When I got to the house, Dad was most apologetic that I’d had to walk – though he was there, working from home, he’d been busy chasing his escaped dog just before I arrived.

Dad returned to his study, and we started work in the kitchen. When we were about half way through, one of the dog walkers arrived to walk the family dog. While my student went to find the dog’s lead, dog walker and tutor exchanged pleasantries. As I walked home through suburbia I reflected on how many other people walking these streets were also staff of the families who lived here (and who, in contrast, move about in shining SUVs): au-pairs, cleaners, dog walkers, gardeners, tradesmen and tutors – the great service economy maintaining suburban life.

Tuesday saw me heading to Noma and my Saudi Arabian student. I had looked this area up before traveling here and had seen a lot of negative reviews calling it a gritty no- go area of warehouses behind Union Station. Well whoever wrote that hasn’t been on 1st street NE recently. Shiny office blocks, apartment buildings, food trucks and a metro stop that reminded me of the DLR stations in East London all combine to make a safe, modern and buzzing environment. A pop up book shop called Carpe Librum welcomed me just out of the station, there were cafes, food trucks, a Starbucks, a Harris Teeter and a CVS all within a block.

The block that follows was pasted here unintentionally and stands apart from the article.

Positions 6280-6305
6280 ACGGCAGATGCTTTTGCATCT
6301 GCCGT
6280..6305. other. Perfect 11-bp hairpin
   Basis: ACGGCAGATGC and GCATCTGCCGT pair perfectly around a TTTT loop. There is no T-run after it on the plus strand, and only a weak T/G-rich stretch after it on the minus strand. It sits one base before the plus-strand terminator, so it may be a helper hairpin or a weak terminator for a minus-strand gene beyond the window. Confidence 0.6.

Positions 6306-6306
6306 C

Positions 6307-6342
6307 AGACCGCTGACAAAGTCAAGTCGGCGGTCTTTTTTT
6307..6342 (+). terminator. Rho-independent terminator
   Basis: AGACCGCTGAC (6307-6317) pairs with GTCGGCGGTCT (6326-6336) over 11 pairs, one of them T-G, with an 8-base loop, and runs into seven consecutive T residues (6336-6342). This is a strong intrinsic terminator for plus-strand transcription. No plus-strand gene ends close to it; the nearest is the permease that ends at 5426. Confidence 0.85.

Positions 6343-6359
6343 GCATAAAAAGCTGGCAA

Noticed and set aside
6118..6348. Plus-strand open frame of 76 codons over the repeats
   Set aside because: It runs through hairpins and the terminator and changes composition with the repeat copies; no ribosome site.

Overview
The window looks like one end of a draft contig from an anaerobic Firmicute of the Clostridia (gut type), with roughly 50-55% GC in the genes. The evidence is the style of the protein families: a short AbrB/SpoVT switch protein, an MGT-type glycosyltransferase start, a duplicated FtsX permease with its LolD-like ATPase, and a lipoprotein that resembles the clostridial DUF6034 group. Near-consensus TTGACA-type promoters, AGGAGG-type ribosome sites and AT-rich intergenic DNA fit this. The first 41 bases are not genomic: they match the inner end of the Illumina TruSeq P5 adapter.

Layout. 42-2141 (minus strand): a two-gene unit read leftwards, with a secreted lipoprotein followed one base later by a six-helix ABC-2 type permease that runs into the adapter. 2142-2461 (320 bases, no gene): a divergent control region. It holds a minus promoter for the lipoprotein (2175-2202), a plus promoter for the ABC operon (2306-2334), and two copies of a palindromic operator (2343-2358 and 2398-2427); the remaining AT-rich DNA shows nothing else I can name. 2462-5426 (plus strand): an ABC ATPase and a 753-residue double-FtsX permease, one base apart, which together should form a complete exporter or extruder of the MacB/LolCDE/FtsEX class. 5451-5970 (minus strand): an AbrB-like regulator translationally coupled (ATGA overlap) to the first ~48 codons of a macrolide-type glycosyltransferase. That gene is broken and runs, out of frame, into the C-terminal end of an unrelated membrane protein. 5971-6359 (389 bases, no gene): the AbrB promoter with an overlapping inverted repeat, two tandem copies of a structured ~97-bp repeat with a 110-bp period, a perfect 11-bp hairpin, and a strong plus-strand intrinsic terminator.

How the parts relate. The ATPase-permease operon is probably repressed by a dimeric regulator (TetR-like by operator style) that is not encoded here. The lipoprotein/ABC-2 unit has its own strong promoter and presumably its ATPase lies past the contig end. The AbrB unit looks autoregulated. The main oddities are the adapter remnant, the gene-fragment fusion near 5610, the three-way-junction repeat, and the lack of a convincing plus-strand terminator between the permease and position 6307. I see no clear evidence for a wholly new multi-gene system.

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(However I did just hear that someone was stabbed on the metro going through Noma the other week…)

I tutored my Saudi Arabian student in one of her apartment building’s spacious common areas. The space is both a show kitchen and a party area that can be hired out by residents (a lot of apartment buildings have these in DC) but for our purposes it has a lovely long wooden dining table that we can work on. The area is public, but mostly quiet. In fact it’s quite serene, with a trickling water feature and a fake fire with flickering flames.